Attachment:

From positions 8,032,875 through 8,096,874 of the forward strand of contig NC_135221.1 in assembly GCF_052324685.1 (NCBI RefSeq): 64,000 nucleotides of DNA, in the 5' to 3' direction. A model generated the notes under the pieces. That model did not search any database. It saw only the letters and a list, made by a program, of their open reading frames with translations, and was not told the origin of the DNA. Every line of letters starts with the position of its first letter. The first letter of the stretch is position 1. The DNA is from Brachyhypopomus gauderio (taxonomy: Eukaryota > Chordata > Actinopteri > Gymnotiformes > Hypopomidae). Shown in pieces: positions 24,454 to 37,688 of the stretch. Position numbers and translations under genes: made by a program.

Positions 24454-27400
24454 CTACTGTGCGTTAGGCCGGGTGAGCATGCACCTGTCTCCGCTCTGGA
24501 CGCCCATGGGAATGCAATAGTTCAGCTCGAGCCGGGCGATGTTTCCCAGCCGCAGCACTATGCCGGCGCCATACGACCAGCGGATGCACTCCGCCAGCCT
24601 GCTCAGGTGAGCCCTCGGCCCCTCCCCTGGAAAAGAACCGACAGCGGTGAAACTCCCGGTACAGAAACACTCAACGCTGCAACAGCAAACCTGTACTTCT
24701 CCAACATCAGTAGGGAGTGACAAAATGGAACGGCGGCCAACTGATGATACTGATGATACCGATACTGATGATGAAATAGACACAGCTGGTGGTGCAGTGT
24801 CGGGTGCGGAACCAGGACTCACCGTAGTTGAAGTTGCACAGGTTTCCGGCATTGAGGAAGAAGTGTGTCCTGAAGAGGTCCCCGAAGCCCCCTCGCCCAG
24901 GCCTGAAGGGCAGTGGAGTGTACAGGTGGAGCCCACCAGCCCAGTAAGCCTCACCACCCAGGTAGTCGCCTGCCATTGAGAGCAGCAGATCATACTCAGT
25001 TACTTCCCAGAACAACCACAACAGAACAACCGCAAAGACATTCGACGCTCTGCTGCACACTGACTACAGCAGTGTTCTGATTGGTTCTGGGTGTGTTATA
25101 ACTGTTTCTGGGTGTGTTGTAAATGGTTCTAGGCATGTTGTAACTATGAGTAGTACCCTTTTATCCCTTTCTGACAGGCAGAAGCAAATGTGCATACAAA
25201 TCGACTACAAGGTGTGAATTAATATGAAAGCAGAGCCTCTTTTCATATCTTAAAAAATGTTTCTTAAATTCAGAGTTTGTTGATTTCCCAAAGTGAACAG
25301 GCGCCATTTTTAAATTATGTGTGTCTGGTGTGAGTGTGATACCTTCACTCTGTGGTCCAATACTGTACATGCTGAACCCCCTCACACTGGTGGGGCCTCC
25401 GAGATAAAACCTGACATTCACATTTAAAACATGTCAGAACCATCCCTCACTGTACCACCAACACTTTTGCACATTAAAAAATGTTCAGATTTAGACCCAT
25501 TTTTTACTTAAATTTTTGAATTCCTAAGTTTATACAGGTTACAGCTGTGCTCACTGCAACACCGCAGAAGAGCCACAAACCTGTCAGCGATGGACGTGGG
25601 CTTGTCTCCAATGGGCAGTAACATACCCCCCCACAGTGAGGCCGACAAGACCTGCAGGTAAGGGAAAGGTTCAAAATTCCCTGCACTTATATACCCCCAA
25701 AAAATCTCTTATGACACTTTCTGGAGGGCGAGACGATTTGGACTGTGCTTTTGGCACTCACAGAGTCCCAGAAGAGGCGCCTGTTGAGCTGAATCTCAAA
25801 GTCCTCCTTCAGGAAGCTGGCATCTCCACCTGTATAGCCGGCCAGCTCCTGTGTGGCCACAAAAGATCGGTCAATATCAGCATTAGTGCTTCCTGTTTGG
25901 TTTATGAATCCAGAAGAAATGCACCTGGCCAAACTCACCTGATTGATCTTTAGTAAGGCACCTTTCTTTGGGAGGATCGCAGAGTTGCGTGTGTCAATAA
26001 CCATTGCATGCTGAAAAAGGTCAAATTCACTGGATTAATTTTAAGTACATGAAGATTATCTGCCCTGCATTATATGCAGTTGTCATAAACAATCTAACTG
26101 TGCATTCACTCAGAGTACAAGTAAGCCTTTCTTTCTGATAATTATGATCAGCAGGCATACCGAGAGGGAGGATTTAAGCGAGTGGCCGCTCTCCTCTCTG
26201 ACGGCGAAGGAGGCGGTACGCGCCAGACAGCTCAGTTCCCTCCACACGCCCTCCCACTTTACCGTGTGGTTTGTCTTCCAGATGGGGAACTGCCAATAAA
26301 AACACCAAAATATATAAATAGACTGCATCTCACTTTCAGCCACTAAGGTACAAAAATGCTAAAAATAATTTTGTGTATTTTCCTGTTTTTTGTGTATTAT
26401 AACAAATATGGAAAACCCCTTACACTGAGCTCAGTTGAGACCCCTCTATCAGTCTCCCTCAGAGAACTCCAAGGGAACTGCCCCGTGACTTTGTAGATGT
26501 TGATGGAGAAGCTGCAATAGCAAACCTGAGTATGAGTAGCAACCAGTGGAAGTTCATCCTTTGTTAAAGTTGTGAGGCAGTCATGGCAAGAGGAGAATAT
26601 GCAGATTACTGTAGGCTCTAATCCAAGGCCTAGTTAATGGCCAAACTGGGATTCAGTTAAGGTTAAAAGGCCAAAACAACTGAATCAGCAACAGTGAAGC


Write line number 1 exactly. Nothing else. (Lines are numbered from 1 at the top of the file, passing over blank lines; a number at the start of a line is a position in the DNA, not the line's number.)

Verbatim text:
From positions 8,032,875 through 8,096,874 of the forward strand of contig NC_135221.1 in assembly GCF_052324685.1 (NCBI RefSeq): 64,000 nucleotides of DNA, in the 5' to 3' direction. A model generated the notes under the pieces. That model did not search any database. It saw only the letters and a list, made by a program, of their open reading frames with translations, and was not told the origin of the DNA. Every line of letters starts with the position of its first letter. The first letter of the stretch is position 1. The DNA is from Brachyhypopomus gauderio (taxonomy: Eukaryota > Chordata > Actinopteri > Gymnotiformes > Hypopomidae). Shown in pieces: positions 24,454 to 37,688 of the stretch. Position numbers and translations under genes: made by a program.